Jazz has had a rough deal from the cinema. This year, a group, including Paddy Whahnel, Alan Lovell and Doug Dobell, decided to try to make an honest film about professional musicians—the Bruce Turner Band. Living Jazz was presented in a programme of jazz-and-film at the NFT: director—Jack Gold. In this piece, Whannel and Lovell put questions to Bruce Turner.
How did you first become interested in jazz? When did you start playing, and how did you develop the style which you play now?
Ibecame interested in jazz because of my elder brother. He had a big record collection—the early Duke Ellington, Fletcher Henderson—as early as 1934 or 1935, and he sort of forced it on me. He used to bribe me to stay in and listen to records. I couldn’t understand half of it. But it was the sheer repetition, constantly hearing those records: I finally broke down and liked it. The first record I remember hearing was “Creole Love Call”— Duke Ellington, with a funny vocal. I first took up the clarinet because my brother got discouraged, and passed it over to me. That must have been about 1936. I didn’t play saxophone until after the War.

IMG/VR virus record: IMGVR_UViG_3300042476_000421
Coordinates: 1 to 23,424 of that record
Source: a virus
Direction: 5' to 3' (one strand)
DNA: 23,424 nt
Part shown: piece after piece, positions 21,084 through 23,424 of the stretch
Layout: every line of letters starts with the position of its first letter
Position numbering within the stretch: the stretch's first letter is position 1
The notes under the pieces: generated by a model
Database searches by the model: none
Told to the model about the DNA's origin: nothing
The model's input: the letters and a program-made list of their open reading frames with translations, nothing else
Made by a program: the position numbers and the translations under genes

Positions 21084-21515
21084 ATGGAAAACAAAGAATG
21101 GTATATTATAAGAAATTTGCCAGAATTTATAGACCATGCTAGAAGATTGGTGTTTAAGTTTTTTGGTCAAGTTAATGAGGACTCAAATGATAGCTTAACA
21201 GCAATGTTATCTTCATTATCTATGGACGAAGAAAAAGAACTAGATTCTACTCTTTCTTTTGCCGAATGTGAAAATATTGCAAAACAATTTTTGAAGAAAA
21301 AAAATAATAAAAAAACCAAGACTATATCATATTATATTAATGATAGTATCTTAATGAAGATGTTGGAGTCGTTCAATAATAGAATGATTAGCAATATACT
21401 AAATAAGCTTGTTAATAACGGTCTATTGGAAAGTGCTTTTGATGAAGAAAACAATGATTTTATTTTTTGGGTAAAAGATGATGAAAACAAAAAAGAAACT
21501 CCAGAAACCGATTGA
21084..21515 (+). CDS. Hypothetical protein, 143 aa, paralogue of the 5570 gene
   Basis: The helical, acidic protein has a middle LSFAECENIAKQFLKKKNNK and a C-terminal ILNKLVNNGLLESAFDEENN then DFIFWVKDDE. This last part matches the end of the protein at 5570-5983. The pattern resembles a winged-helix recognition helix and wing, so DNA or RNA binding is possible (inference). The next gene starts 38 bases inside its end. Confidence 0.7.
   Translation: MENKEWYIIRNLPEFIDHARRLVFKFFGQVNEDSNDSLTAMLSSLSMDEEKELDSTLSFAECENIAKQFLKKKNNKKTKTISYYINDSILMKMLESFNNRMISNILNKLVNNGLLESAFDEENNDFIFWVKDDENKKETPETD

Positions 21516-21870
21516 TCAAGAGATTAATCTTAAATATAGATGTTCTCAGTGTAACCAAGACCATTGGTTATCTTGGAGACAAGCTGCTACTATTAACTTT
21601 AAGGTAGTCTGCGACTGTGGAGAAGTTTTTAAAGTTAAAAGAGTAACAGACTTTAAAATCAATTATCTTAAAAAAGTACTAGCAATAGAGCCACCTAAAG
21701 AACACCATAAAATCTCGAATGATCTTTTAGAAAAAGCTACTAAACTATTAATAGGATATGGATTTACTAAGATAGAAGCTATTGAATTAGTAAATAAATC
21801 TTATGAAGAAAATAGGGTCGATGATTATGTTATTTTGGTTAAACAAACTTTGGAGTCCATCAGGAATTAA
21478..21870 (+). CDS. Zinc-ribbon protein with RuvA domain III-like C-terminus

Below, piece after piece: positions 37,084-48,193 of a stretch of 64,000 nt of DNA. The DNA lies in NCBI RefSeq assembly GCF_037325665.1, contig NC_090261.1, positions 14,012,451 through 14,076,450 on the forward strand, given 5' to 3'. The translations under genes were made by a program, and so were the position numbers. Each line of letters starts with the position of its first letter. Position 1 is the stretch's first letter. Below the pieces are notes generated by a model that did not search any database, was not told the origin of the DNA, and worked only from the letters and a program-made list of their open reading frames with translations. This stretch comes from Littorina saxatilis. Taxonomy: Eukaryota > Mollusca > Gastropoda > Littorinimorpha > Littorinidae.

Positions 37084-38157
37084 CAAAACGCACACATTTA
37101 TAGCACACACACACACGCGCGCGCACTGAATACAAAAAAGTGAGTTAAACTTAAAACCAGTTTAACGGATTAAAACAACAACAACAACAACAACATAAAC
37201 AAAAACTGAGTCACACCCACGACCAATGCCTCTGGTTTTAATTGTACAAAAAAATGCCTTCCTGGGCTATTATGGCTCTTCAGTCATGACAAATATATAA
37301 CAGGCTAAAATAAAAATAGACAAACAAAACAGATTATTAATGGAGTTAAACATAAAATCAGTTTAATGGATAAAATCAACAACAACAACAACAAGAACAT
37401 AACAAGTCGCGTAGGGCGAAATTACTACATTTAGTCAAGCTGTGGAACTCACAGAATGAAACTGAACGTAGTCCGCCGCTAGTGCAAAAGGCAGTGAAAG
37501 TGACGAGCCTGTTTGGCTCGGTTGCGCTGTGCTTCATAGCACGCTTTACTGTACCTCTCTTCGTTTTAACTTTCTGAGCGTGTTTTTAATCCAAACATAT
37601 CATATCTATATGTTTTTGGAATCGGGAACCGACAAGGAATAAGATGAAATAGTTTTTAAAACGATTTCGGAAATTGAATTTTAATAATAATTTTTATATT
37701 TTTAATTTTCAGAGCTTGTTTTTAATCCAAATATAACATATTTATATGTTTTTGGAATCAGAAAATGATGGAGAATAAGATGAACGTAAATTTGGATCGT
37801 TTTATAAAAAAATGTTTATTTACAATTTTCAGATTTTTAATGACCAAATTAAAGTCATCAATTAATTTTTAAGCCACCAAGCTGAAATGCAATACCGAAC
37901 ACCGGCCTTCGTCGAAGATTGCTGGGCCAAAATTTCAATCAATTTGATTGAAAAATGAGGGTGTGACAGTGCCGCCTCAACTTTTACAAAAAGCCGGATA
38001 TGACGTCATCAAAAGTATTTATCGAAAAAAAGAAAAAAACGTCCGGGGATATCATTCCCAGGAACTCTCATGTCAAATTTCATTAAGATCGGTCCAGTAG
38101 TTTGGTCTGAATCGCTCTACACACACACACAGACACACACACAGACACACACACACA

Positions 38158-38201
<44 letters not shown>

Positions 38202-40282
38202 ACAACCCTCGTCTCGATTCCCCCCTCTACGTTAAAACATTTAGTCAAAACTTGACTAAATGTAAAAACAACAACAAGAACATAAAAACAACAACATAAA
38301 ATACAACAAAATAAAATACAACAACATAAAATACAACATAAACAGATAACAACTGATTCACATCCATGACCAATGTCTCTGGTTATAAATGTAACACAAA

Who influenced you most at that time?
My tastes have been pretty consistent. The first two players who interested me were Johnny Hodges and Benny Carter, on clarinet Benny Goodman and Barny Biggard. It’s the same today.
How did you become involved in the British jazz scene?
I had done some work in the Air Force with Billy Kay on the camp near Cambridge. At this time bebop was just coming in and I couldn’t play it. They kept trying to make me play like a fellow called Charlie Parker, but I didn’t understand. I left the band after a few months. I became so discouraged that I gave up jazz, sold my instrument, and went to work in the Civil Service —the Ministry of Food. That would be in 1947. Then, a friend of mine, Neville Scrimshaw, who was working with Humphrey Lyttleton, made me sit in with the band at the Lyttleton Club, which was then in Leicester Square. I got a couple of offers that same night from little bands—not Humph’, because he already had Wally Faulks, but from little Chicago-style bands. I joined one. Then I took an audition with Freddie Randall.